People who work for themselves are often more candid about what they charge than employed professionals making a salary. Use freelance sites as a starting point, or check with the freelance association for your industry. Remember, you may charge a lower rate to get your business going, but as you get your name out there and your confidence and freelance experience grows, you will gradually be able to increase your rate.
6. Become social media savvy
Social media is the launch pad to establishing your visibility and credibility.
No matter where you are in your career today, everyone needs to jump on this bandwagon. Successful job search strategy relies more on self-promotion than on a passive search approach. Whether it’s The Gap or Coach, every product and business needs to market itself; the same goes for us as individuals. Establish our own personal brand and market it, boldly.
Where to go: The most popular contenders are Twitter, Facebook, YouTube, LinkedIn, WordPress.
7. Cultivate new skills
No matter what field you are in, expanding your skill set can only enhance your services and ability to increase your income. Do the research first. Study job descriptions for your ideal job, and see what are the skill sets that you don’t possess yet. Social media may be one of those skills, or maybe it’s HTML. Identify which services are in demand on the various freelancing sites mentioned above. Retooling and keeping up with technological advances is critical if you want to be of value in the marketplace.
8. Learn the art of shameless self-promotion
When you are looking for a job, many people ask their friends to see if there are positions at their companies. While this is great, and I highly encourage you to reach out to everyone you know, it is also somewhat limiting in the case that there are no jobs available immediately.
After you have put the word out there about looking for a traditional job, you can then follow up and let everyone you know that while you are looking for full-time opportunities, you are also setting up shop as a consultant and you are available to provide XYZ services. Use good ol’ email, Facebook, and LinkedIn to market your services, initially, to your family and friends. Add in the websites mentioned earlier and you will soon start to cultivate a clientele.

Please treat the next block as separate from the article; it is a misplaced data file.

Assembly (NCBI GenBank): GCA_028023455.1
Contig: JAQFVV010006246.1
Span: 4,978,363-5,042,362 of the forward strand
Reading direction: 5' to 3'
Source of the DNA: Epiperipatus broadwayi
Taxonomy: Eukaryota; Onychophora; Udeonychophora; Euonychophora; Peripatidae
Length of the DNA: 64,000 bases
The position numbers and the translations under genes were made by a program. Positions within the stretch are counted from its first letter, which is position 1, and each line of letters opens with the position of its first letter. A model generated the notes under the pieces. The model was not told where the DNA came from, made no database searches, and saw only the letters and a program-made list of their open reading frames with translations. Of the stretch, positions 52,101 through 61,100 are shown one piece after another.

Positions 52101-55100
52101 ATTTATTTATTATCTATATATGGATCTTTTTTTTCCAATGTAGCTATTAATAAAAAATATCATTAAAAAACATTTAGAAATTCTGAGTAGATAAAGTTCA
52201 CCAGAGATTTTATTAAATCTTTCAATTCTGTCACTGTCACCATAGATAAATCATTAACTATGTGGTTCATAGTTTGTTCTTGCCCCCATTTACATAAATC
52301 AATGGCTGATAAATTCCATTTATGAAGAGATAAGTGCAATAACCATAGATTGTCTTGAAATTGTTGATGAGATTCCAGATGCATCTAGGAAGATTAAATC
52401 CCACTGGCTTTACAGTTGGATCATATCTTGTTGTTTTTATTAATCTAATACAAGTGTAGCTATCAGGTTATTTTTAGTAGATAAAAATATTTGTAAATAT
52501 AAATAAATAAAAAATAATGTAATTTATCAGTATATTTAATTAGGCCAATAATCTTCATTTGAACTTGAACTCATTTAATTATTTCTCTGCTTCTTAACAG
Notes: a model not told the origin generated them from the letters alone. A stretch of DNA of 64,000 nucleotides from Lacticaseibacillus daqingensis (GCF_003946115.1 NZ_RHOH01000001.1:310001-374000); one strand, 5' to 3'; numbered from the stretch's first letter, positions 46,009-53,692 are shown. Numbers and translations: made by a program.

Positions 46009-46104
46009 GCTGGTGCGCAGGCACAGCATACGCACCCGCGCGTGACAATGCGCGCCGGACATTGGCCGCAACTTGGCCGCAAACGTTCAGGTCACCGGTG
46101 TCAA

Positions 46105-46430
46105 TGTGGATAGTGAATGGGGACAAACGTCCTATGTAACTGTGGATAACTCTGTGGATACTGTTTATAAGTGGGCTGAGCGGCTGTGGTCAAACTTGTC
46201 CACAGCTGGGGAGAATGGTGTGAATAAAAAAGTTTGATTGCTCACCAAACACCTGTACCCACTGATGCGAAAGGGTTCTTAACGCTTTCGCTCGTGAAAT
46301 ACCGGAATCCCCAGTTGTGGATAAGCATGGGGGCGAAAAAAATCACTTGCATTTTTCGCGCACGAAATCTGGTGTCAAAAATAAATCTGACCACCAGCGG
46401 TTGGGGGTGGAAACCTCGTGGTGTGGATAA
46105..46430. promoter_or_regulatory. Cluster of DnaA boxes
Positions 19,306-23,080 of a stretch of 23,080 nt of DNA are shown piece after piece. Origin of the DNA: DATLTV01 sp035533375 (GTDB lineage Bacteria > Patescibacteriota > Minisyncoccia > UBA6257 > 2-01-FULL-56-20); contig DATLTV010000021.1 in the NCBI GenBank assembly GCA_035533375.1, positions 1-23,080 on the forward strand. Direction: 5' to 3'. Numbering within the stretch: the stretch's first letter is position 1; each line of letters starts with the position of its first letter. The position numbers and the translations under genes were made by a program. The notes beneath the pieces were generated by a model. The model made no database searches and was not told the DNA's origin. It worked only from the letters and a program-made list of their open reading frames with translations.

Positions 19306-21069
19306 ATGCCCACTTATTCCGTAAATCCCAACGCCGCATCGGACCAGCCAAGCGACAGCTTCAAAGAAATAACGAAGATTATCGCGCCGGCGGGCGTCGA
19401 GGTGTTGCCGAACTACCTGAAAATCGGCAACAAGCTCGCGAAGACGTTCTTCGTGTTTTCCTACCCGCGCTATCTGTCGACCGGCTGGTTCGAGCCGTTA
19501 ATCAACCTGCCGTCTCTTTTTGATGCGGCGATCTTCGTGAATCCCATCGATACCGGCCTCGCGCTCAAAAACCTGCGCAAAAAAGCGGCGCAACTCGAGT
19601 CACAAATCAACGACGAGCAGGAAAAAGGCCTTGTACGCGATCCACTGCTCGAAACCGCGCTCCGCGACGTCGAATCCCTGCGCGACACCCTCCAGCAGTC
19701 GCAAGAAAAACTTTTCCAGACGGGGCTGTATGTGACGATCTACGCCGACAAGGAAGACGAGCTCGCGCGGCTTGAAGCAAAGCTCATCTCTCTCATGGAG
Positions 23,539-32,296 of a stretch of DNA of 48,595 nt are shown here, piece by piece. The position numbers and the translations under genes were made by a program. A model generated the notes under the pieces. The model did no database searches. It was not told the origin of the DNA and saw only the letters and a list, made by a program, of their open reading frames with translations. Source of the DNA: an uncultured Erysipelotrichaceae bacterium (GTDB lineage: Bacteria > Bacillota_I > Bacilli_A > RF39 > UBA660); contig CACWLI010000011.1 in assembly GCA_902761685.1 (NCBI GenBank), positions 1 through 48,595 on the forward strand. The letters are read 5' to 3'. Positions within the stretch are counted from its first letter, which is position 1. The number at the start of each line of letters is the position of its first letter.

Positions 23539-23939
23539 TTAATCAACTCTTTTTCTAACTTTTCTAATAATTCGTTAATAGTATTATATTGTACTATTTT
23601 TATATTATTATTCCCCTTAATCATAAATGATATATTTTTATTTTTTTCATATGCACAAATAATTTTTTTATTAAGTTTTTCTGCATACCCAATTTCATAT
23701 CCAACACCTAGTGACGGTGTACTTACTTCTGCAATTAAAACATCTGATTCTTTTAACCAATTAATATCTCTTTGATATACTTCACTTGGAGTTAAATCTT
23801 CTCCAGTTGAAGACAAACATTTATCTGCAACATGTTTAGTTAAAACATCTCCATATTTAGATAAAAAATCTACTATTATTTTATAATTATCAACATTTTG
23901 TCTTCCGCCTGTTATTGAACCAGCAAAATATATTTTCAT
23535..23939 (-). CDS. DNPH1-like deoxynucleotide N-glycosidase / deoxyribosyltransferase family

9. Create your own business card
You don’t have to be “employed” by a company to have a business card. You are the business, and you should get in the mood to market yourself! Figure out your value proposition: what are the key skills you offer? Voila! You have the content for creating your own business card.
Don’t forget to create a strong LinkedIn profile and add that to your card. I recommend that you create a business profile on LinkedIn too, but you need to have a business URL for that. Trade in your Gmail account for an inexpensive domain name (www.YourName.com) at sites like namecheap.com. If you have set up a business page on Facebook (free), add that too, in addition to any other social media links that people can use to learn about you and your work.
10. Build your confidence with a group
At the core of a successful job search, whether it’s for traditional employment or for contract freelance work, is a confident and thoughtful person. No doubt, marketing yourself can result in lots of rejection, but what is a job search, after all?
This approach of marketing yourself does indeed require a thick skin, but, hey, what have you got to lose?
Find a group of cheerleaders who can support you when you’re feeling down. Better yet, create your own support group to get your new consulting or freelancing business off the ground. This is called a “Business Mastermind” group, and it’s the brainchild of Napoleon Hill, author of Think and Grow Rich.
Not only are there a lot of people in the same place as you who could benefit from mutual support, but by pulling together you will gain ideas and a network of a small group of people as well as a group to be accountable to. The group can help you stay focused and confident as you work toward your goal.
They say “luck favors the prepared,” so give some of these steps a try and prepare yourself to be hired. You just never know who might need your skills. But if they don’t know you exist, they can’t hire you.
About the Author
Donna Sweidan, founder of Careerfolk, offers a unique blend of psychological counseling and concrete coaching that takes her clients on a journey from soul search to social media. She is passionate about helping people find their path, and navigate tough career transitions. Donna is an advocate for teaching the new rules for career management and how to create income security in the new economy. She speaks and trains on topics such as career change, how to become your own boss, and social media for job search and career management. Join her on Facebook.com/careerfolk and twitter.com/careerfolk.